Would you like my spleen? We can share.
March 11, 2009 9:11 AM   Subscribe

What is the meaning of the phrase, "I will keep my spleen to myself?"

On page 34 of Jane Austen's Emma, during a very humorous exchange between Mr. Knightley and Mrs. Weston, the former remarks wryly that "Emma shall be an angel, and I will keep my spleen to myself till Christmas brings John and Isabella."

I've been itching to find out what this means since I read it last night. My google-fu has failed me.

Thanks MeFites!
posted by DeltaForce to Writing & Language (9 answers total)
 
"Venting one's spleen" means to unleash one's anger, sp presumably Mrs. Weston will hold her tongue until Christmas.
posted by jquinby at 9:14 AM on March 11, 2009


Bah, forgot the link.
posted by jquinby at 9:15 AM on March 11, 2009




Old beliefs about where a person's character came from was based on levels of bile and other bodily fluids, some of which were thought to come from the spleen. The person doesn't mean they'll literally share their organ, but to be full of spleen or sharing your spleen implies crabby and angry. This is intended to be a witty way of saying that they’ll both behave.
posted by Phalene at 9:16 AM on March 11, 2009


Too slow...
posted by jon1270 at 9:16 AM on March 11, 2009


Response by poster: Ah. This is why I love the green. Thank you!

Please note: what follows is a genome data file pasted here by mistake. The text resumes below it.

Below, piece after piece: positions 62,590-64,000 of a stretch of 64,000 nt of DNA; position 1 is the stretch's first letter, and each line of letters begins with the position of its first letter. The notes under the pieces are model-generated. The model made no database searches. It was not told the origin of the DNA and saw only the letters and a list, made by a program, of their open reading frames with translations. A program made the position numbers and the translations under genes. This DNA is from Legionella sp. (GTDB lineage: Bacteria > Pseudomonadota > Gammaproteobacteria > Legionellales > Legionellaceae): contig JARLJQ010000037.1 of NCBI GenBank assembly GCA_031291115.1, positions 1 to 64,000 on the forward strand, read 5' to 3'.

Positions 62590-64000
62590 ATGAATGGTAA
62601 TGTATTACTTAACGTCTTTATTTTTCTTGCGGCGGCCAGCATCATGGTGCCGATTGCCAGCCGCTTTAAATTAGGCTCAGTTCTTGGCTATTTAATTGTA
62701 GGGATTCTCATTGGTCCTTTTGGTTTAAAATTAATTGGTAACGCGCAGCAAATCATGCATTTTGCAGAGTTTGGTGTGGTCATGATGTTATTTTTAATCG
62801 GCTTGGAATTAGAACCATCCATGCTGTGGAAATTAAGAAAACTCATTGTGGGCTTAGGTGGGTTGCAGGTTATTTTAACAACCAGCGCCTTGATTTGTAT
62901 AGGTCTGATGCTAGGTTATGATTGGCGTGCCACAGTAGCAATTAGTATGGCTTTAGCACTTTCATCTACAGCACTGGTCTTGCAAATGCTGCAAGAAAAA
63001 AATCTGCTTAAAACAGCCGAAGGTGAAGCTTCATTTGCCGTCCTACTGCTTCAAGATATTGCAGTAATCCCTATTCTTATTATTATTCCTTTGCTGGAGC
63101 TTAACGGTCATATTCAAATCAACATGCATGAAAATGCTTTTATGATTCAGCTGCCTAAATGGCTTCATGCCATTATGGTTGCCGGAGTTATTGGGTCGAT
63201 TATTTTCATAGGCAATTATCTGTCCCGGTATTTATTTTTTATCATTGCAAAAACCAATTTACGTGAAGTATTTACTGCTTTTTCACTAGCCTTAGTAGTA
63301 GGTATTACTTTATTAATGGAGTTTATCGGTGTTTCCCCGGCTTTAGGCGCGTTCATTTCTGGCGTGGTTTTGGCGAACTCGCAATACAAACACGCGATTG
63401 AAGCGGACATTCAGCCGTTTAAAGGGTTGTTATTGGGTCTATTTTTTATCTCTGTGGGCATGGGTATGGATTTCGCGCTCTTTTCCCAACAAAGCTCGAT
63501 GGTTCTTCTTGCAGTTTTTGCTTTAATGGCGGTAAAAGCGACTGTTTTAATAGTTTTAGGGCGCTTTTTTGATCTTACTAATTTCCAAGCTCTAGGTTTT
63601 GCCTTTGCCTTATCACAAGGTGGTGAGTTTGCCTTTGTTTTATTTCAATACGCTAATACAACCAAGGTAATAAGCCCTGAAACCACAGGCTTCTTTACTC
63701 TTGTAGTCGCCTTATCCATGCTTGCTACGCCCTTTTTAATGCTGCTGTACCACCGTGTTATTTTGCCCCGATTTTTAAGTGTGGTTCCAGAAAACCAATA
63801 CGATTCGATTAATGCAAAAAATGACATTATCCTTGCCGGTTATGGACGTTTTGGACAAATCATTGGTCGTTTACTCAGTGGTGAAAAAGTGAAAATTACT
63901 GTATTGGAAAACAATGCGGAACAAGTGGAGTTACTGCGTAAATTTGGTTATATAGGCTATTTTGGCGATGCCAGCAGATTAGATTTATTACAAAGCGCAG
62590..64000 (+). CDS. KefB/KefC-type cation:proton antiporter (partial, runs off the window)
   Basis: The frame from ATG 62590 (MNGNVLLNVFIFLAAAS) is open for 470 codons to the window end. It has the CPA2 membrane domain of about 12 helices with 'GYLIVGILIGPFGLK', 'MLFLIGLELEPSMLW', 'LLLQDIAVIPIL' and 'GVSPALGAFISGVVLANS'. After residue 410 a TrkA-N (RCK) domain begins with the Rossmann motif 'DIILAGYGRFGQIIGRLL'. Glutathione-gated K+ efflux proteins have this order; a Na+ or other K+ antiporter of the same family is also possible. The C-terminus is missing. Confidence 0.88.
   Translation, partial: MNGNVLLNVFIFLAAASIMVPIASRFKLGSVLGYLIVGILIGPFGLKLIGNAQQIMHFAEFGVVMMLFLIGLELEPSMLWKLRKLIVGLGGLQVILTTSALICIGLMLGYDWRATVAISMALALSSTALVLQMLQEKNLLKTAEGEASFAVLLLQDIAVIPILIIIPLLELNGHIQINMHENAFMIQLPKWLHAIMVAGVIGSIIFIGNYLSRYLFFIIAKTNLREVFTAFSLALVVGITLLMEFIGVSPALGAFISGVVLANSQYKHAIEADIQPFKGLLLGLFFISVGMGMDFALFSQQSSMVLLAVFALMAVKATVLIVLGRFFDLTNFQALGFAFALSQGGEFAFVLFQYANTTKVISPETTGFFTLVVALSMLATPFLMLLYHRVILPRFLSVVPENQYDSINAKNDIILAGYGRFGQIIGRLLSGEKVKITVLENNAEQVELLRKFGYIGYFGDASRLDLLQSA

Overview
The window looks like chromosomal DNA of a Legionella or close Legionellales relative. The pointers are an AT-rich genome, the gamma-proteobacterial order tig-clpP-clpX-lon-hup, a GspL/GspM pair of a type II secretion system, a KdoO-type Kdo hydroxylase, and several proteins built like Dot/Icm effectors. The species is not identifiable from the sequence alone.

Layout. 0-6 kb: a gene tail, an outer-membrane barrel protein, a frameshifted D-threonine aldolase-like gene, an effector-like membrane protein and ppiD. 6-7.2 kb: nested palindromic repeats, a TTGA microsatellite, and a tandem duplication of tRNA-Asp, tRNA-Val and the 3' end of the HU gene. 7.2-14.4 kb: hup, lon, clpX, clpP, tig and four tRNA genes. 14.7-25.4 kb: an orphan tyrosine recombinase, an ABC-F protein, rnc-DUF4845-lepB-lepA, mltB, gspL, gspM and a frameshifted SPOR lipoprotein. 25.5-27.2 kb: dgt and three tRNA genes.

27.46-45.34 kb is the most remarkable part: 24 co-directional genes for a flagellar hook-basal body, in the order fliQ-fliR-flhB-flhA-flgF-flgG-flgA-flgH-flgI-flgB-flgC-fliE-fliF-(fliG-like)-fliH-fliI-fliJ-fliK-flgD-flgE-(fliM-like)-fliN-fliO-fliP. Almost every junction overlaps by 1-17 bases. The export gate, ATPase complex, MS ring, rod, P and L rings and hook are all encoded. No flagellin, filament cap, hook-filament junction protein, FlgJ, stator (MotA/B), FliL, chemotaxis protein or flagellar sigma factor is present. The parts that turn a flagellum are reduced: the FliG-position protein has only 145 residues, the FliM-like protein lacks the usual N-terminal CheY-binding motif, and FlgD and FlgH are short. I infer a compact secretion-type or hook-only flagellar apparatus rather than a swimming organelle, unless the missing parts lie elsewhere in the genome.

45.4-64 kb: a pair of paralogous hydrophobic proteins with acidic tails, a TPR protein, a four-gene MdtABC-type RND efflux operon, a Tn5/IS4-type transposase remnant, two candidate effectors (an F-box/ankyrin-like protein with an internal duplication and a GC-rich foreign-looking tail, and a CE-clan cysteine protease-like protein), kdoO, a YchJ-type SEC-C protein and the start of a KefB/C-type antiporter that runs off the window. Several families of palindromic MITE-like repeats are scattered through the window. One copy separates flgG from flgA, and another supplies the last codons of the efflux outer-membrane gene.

posted by DeltaForce at 9:25 AM on March 11, 2009


Old beliefs about where a person's character came from was based on levels of bile and other bodily fluids, some of which were thought to come from the spleen.

among them, red blood, coming from the heart - that one we still use. Emotions like love aren't really thought to come from that organ, and when people use phrases like "you'll always be in my heart" they don't intend anything literal about their blood pump...
posted by mdn at 10:30 AM on March 11, 2009


Spleen means anger or ill-temper. But it would have been hard to mention 'spleen' in Regency England without thinking of the most famous fit of spleen in English literature, in Canto IV of Alexander Pope's The Rape of the Lock, where Spleen is described as:

Parent of Vapours and of female wit,
Who give th'hysteric or poetic fit,
On various tempers act by various ways,
Make some take physic, others scribble plays;
Who cause the proud their visits to delay,
And send the godly in a pet to pray.


So although 'spleen' sounds rather serious, it is undercut by humour, and although Mr Knightley appears to be saying that he's rather annoyed ('I will keep my ill humour to myself', he says a moment later), we can guess that the remark is made with a smile. The alert reader will deduce that even though Mr Knightley likes to find fault with Emma, he is secretly rather fond of her.
posted by verstegan at 1:34 PM on March 11, 2009


Response by poster: @verstegan, thank you. And yes, Mr. Knightley has definitely been dropping hints all over the place. I see where that is going. Ha.
posted by DeltaForce at 4:40 PM on March 12, 2009


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